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Authors: Woods, Nicholas
Keywords: Water and Environment
Issue Date: 9-Aug-1994
Abstract: The irrigated cotton industry in Australia has been developed around major river systems to allow water to be pumped to farm storages and then recirculated on farm using flood irrigation techniques. Recent work conducted by the Department of Water Resources NSW, showed that levels of some pesticides, particularly endosulfan, exceeded ANZECC guidelines for the protection of aquatic ecosystems in river systems in northern NSW. Because of the close proximity of natural water courses to cotton paddocks, a major national research programme was established in 1993, jointly funded by the Land & Water Resources Research and Development Corporation (L WRRDC), the Cotton Research & Development Corporation (CRDC) and the Murray Darling Basin Commission (MDBC). An important part of this program has been a project designed to estimate the contribution that the aerial application of pesticides (specifically endosulfan), makes to chemical loads in the riverine environment by primary droplet transmission (drift), subsequent volatilisation and transmission on dust particles.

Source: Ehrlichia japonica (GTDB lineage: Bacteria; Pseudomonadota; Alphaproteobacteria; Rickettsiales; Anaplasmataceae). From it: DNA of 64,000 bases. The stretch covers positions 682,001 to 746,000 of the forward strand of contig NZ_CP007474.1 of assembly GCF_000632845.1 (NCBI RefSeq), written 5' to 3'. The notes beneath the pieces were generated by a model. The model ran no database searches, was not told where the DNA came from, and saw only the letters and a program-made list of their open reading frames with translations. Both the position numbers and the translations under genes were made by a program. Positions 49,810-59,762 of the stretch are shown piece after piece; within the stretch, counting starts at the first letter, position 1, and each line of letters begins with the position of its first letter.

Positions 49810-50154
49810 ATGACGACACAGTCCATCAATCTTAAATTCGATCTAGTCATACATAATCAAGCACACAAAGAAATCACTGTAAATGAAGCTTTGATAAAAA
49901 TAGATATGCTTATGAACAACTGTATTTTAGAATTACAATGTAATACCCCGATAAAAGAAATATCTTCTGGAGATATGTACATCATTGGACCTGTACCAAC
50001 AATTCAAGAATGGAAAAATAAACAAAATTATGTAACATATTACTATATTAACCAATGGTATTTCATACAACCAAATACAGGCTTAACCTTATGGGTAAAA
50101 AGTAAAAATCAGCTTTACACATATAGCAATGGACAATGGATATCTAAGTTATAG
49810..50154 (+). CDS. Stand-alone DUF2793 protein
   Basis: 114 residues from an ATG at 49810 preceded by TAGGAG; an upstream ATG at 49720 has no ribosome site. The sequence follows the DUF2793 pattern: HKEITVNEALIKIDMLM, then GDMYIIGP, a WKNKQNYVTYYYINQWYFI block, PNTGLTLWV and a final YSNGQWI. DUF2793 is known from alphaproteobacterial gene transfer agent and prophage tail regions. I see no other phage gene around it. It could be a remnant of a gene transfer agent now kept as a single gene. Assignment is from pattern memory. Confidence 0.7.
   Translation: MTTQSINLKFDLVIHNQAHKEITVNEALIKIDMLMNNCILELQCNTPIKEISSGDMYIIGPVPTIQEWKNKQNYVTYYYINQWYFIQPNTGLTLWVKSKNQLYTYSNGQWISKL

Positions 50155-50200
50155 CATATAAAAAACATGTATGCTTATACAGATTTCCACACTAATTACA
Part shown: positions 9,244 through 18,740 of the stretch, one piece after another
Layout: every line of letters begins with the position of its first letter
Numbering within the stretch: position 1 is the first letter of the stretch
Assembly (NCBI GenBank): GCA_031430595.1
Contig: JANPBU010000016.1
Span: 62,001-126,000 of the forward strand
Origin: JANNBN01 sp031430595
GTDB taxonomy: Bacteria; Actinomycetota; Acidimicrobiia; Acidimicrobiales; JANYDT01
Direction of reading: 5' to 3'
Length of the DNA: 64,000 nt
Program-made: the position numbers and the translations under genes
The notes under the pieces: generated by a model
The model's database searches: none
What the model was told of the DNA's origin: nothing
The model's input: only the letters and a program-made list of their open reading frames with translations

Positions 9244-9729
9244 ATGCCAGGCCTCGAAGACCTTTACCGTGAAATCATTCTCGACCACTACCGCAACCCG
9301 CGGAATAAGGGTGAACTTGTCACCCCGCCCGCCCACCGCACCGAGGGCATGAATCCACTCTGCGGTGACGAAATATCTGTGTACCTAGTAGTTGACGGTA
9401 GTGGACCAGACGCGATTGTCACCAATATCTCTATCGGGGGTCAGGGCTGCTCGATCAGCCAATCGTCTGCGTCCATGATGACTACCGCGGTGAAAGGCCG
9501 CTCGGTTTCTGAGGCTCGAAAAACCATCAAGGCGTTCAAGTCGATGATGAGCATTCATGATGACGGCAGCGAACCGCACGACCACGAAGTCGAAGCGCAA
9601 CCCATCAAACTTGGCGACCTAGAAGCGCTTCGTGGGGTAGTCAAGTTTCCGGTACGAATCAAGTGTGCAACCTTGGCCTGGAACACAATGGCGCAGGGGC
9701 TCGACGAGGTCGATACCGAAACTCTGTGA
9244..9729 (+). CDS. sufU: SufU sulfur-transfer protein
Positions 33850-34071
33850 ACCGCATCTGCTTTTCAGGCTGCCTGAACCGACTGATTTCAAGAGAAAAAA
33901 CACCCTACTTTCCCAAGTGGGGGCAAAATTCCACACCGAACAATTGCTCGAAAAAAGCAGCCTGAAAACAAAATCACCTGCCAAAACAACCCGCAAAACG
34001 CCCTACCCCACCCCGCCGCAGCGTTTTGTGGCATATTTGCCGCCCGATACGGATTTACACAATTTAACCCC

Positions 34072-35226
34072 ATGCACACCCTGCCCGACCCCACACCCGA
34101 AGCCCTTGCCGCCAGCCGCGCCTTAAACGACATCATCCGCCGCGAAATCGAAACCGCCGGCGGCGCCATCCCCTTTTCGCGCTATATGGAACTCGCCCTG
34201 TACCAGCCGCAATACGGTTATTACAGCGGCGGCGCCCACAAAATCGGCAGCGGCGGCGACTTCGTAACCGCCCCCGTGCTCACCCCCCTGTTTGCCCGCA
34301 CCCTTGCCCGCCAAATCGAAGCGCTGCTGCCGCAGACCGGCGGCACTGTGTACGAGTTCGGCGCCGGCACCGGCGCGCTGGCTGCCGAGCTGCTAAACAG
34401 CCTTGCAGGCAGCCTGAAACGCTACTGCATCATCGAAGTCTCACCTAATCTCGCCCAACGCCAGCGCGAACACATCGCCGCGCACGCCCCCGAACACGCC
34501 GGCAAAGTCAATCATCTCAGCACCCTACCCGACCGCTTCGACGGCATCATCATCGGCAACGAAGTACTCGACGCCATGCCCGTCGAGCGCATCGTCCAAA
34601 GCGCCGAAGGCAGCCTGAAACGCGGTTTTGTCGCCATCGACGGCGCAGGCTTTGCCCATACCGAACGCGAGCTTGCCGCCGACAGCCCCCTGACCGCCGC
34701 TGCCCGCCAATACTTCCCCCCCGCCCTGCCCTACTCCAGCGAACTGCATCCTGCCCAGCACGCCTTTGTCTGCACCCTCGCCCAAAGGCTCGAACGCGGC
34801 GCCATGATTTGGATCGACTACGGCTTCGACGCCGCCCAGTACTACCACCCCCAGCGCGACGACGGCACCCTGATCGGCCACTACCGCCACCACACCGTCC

Appears in Collections:1994 Australian Cotton Conference

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